Lilies On Mars

Of course there were other highlights, huge, massive ones. The Twilight Sad, a band I saw entirely by accident because I was hungry, reduced me to great wracking sobs, and not only courtesy of the bottle of single malt passed between band and audience while they were playing.


Twilight Sad

On other days I met two fabulous Australian pop bands, Alpine and the Voltaire Twins. Strangers walked up next to you in alleys, sidling up, not to mug you, but to ask if you were having a great week and what was the best thing you’d seen do far. I met people I previously only knew from the internet, and in the case of two of them, left Austin with life long friends. I think the biggest thing is the way that, in sharp contrast to real life, you can chat with grown up adults all day long, and find people as touched by and enthusiastic about music as you are. See you next year. Maybe I’ll take an extra day and go see Texas as well.


Nika, aka Zola Jesus, mixing it in the crowd


Love that street sign



Frank Turner


Voltaire Twins (Perth AUS)




Lissy Trullie


Alpine (Melbourne AUS)


Ben Howard


Niki And The Dove


Dead Sara

The posh TV station I found myself at was for the Austin City Limits music show. Confusingly there’s a festival of the same name, but this venerable show is one of the mainstays of the Austin Music Scene. I was lucky enough to attend a 90 minute taping of a live set by the Shins, joining the local season-ticket holders and facebook competition winners. This wasn’t part of SXSW proper, taking place on the Sunday night when the official event had come to a climax and a close the night before, but it was close enough. The Oregon based band were just on the point of release with their new album ‘Port Of Morrow’ and it’s fair to say it had been dividing opinion on this side of the Atlantic, with some critics swearing they were bowled over, while others are decrying a tendency to veer to safe-but-middling ground. I’ve been a Shins fan in the past and then lost touch, so it was a cold call for me. It started out pleasant indie jangle but so-so, lacking much emotional connection. It’s a mark of their quality though that they had me well and truly won over by the end. Of course it was designed that way, with the big hitters and new singles packed at the latter end of the set. In all the false-ness of TV (‘don’t look at the camera’, ‘put your phone away’, ‘clap more’), there was a genuine moment when James Mercer lost it and forgot the words to ‘September’ and it being for TV and all, they had to start over. That was actually my very last set of the week, if you don’t count the live acts going on at two venues in the airport departure lounge the next day. It had been a bizarre day, the alleged cool-down Sunday during which I’d found myself standing on a street corner chatting to members of the Australian band Alpine when Regine Chassagne sauntered past, hoody pulled up, in the shabby-chic shopping area of SoCo. I had been supposed to go to yet more music that night, but being knackered from a long week, after the Shins I bought pizza slices on the street and took a cab to that hotel out by the airport, and that was that.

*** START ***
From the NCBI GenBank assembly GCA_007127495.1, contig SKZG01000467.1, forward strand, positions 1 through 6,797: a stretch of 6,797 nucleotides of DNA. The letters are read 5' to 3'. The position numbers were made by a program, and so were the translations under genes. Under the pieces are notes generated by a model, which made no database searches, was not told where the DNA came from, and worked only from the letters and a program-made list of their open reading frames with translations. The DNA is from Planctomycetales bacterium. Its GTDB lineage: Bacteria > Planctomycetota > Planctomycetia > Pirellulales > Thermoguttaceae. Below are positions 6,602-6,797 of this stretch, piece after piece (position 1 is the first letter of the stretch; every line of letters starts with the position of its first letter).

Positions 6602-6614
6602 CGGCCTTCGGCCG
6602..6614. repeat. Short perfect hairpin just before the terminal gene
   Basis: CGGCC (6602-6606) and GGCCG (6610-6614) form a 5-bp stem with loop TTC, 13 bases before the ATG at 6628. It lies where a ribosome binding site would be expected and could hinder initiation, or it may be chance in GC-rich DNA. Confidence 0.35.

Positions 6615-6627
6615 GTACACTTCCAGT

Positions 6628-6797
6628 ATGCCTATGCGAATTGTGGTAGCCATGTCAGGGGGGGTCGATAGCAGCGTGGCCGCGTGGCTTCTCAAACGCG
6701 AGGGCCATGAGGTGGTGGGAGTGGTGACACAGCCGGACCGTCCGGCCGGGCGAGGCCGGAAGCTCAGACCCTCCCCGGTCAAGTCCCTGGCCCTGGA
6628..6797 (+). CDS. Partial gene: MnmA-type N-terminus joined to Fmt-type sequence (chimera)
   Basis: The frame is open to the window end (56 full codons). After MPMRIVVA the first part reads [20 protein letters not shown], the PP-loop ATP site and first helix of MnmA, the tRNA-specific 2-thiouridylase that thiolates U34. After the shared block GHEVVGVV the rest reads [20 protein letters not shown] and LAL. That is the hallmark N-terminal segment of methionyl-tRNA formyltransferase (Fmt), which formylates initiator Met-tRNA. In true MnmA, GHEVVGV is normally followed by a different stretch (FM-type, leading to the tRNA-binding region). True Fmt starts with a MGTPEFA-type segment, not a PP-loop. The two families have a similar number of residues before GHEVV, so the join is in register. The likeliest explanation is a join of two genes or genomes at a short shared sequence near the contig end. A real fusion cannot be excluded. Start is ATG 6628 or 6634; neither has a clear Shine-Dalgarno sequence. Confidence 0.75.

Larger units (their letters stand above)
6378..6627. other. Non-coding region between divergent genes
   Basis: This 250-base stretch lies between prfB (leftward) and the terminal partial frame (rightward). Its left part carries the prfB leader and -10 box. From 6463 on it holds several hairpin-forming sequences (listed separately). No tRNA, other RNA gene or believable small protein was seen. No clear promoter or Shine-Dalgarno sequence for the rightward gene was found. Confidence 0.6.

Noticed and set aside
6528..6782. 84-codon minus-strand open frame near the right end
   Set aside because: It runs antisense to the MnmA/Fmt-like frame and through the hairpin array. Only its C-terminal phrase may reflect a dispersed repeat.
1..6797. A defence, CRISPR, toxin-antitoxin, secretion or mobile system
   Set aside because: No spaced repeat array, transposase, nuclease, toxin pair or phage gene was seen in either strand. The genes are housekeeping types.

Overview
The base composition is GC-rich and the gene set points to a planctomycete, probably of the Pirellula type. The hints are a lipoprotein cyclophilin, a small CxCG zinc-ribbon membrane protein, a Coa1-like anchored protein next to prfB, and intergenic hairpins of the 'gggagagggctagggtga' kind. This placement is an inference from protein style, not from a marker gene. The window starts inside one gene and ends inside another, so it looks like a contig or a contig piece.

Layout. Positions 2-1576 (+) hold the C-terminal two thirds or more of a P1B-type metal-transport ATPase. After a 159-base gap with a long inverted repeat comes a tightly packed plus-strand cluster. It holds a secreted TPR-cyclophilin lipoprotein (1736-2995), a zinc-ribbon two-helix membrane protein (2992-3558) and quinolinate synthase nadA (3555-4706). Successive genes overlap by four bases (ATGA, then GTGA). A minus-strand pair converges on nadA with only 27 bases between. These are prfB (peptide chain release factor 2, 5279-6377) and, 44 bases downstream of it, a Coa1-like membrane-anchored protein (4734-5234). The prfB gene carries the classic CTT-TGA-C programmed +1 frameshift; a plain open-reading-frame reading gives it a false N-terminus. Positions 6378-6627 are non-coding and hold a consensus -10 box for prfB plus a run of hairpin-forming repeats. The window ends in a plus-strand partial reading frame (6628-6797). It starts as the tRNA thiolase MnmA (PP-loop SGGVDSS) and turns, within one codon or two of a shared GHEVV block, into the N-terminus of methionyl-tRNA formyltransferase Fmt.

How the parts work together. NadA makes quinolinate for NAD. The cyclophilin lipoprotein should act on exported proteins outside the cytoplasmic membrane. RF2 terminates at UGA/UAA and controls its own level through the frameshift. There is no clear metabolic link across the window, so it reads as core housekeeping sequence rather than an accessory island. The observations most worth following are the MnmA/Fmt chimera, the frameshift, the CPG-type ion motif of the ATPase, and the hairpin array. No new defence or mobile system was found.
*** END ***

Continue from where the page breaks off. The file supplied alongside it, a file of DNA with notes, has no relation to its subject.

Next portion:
Big Freedia and crew in an alley


Dan Deacon


Your crew…before they got tired and emotional


God is in the TV is an online music and culture fanzine founded in Cardiff by the editor Bill Cummings in 2003. GIITTV Bill has developed the site with the aid of a team of sub-editors and writers from across Britain, covering a wide range of music from unsigned and independent artists to major releases.